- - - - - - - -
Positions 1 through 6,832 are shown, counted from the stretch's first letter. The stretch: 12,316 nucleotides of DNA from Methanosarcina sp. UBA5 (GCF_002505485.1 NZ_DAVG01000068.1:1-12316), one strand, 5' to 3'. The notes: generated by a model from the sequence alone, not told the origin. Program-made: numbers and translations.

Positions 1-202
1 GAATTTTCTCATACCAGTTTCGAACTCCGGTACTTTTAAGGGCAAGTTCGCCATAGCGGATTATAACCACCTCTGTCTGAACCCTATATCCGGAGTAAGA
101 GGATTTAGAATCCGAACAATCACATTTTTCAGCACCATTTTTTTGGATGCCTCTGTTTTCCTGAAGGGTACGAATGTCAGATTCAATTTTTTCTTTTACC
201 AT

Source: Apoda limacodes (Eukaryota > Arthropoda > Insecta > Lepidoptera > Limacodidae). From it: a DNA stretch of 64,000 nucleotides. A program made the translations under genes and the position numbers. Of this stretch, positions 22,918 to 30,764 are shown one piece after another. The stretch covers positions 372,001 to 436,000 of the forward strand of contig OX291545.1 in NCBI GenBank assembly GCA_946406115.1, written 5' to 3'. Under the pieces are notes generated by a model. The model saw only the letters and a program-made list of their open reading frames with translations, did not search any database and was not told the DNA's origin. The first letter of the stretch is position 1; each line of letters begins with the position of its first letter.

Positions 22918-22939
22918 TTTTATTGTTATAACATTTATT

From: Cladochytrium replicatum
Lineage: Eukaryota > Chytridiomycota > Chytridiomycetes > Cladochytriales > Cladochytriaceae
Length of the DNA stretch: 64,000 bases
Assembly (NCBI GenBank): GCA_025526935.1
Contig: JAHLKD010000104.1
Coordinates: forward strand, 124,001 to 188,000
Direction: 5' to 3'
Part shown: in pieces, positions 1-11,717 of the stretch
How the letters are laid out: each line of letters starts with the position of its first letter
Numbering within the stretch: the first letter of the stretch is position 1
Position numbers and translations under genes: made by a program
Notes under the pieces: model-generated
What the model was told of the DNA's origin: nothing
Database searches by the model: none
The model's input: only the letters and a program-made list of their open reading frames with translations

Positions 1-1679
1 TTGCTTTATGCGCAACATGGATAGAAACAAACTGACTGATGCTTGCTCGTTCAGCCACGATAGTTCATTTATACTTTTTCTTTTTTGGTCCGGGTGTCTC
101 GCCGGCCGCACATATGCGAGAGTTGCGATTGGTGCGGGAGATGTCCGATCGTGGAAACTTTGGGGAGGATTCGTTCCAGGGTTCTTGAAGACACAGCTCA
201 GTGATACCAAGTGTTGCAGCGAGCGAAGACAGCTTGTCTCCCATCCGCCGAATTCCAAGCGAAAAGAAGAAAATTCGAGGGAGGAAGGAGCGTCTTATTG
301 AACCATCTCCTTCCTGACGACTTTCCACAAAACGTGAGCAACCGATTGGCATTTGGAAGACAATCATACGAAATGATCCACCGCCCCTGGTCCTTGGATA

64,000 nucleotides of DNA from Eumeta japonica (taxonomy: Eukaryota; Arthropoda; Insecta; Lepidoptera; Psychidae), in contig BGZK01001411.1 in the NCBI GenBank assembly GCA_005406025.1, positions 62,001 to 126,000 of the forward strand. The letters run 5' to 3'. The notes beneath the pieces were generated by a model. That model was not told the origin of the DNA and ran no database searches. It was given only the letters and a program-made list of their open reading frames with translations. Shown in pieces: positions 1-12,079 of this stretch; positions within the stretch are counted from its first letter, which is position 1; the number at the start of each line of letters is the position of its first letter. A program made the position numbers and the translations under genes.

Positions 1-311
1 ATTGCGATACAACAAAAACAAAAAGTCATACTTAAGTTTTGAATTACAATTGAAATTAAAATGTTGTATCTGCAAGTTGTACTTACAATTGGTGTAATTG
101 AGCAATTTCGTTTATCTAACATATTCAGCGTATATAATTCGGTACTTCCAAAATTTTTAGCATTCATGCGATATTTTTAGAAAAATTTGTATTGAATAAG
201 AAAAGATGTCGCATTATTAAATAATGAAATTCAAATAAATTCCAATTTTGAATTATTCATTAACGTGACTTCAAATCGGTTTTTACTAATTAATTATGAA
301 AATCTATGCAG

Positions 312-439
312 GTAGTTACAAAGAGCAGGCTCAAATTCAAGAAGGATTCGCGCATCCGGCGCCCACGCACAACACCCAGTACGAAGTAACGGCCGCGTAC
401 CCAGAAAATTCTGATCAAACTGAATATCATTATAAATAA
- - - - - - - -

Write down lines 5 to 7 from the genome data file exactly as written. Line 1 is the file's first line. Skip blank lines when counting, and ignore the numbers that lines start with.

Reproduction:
201 AT

Source: Apoda limacodes (Eukaryota > Arthropoda > Insecta > Lepidoptera > Limacodidae). From it: a DNA stretch of 64,000 nucleotides. A program made the translations under genes and the position numbers. Of this stretch, positions 22,918 to 30,764 are shown one piece after another. The stretch covers positions 372,001 to 436,000 of the forward strand of contig OX291545.1 in NCBI GenBank assembly GCA_946406115.1, written 5' to 3'. Under the pieces are notes generated by a model. The model saw only the letters and a program-made list of their open reading frames with translations, did not search any database and was not told the DNA's origin. The first letter of the stretch is position 1; each line of letters begins with the position of its first letter.

Positions 22918-22939